Today Reuters carried the extraordinary story of General Stanley McChrystal’s apology for an interview given by his aides to Rolling Stone magazine basically dissing his commander in chief as being unprepared. McChrystal said, “I extend my sincerest apology for this profile. It was a mistake reflecting poor judgment and should never have happened.” It’s a little late for that. Rolling Stone reported McChrystal as accusing the top US diplomat in Afghanistan of “betraying” him and said he had been disappointed to find his Commander in Chief unprepared when he finally met him at the White House.

Marc Ambinder at the Atlantic is perplexed. “What I don’t know is which of McChrystal’s aides thought it would be a good idea to let his senior staff speak on background to Rolling Stone (!) of all publications, venting McChrystal’s frustrations and their own.” He somewhat pointlessly suggests this incident will hamper McChrystal’s campaign in Afghanistan by undermining his relationship with the President. But the real story is why things suddenly seem so odd, why Washington suddenly seems like the isle of Cthulhu where geometric laws no longer hold.

Taylor Marsh quotes from a report about the Rolling Stone piece that has this line:”The article claims McChrystal has seized control of the war “by never taking his eye off the real enemy: The wimps in the White House.” and she writes:

I’m just stunned.
Evidently so was Gen. McChrystal, because he’s already issued an apology even before the profile hits the stands…

…Regardless of the unintended consequences of the profile, if this apology saves him it will be a miracle.

….,[Writing on war policy and a review of it]:There is no definition of “success” to be found from reviewing the report. Maybe someone else can offer some light, but as someone who has been for Obama’s Afghanistan policy, I just don’t see this ending well at all, if ever ending.

However, the only thing likely to get any attention is Gen. McChrystal giving a possible career ending interview.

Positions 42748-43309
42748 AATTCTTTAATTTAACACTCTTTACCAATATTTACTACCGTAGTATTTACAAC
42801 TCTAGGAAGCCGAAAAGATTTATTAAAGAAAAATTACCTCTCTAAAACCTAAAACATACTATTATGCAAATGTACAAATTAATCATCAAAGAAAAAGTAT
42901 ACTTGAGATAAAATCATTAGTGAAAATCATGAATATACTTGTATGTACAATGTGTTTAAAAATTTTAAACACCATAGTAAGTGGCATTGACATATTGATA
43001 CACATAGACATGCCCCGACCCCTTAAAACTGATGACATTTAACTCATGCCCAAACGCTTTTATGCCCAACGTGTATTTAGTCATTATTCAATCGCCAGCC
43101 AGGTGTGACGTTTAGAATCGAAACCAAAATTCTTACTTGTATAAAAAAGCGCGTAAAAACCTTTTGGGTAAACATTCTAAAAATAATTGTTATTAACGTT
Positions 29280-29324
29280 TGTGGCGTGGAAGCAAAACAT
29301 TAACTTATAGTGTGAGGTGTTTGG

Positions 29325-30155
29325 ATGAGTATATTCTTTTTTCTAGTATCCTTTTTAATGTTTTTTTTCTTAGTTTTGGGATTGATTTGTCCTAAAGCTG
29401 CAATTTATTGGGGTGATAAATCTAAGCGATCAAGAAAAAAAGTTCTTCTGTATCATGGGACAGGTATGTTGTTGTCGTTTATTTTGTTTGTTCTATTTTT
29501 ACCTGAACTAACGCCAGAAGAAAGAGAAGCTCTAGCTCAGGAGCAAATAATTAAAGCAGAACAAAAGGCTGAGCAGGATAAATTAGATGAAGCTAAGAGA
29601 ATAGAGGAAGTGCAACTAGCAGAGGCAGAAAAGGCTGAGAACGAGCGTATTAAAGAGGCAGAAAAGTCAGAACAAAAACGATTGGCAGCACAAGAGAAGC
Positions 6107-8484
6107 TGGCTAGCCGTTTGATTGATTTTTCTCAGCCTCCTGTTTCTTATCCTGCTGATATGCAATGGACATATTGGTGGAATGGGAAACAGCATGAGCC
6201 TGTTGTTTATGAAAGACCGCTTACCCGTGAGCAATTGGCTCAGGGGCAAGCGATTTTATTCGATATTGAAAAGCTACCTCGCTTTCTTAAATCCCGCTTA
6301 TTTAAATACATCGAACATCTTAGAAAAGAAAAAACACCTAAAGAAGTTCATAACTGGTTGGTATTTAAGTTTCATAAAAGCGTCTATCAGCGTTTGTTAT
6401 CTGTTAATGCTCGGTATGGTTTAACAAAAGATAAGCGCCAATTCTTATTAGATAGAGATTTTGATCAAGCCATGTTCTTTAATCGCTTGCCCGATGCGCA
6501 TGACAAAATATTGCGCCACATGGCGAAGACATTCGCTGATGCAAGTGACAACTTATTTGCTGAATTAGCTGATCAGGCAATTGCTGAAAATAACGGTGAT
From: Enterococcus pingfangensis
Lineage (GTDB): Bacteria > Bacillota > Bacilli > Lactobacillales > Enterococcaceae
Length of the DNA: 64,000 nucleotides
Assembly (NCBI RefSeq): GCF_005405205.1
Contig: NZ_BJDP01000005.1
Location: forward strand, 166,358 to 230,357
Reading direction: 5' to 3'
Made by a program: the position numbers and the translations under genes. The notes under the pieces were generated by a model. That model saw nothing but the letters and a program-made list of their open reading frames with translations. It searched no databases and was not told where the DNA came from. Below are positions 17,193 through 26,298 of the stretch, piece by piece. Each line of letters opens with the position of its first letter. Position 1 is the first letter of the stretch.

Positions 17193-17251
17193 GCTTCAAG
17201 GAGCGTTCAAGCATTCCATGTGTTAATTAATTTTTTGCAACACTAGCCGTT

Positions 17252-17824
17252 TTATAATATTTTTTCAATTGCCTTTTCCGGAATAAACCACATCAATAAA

Afghanistan is killing us in so many different ways. It makes my realist vein throb

Hot Air’s Allah Pundit:

Reserve judgment until the article is published later this week, but if it’s half as bad as the AP description makes it sound — the American leadership at war with itself while the drive towards Kandahar has stalled — there’s going to be major fallout.

The way the AP account is written, it sounds like McChrystal badmouthed Karl Eikenberry on the record with the magazine. Gulp.

…Compare and contrast the McChrystal/Eikenberry relationship with that of Petraeus and Ryan Crocker, whom Foreign Policy noted last year never allowed their disagreements to go public. This isn’t the first time McChrystal’s spoken publicly about matters the White House would prefer remained in-house, either. Remember last year when The One freaked out over his speech in London calling for more troops?

There’ll be more on this later in the week, needless to say, but it’s worth putting it on your radar screen now…

…McChrystal retreats. Is it fast enough to save him?

My bet? In the end, no.

More than an administration and its policies are at play here. Rather, it’s an issue of how military officials have traditionally conducted themselves in American politics. It’s not just some politicians who’ll be raising their eyebrows on this one…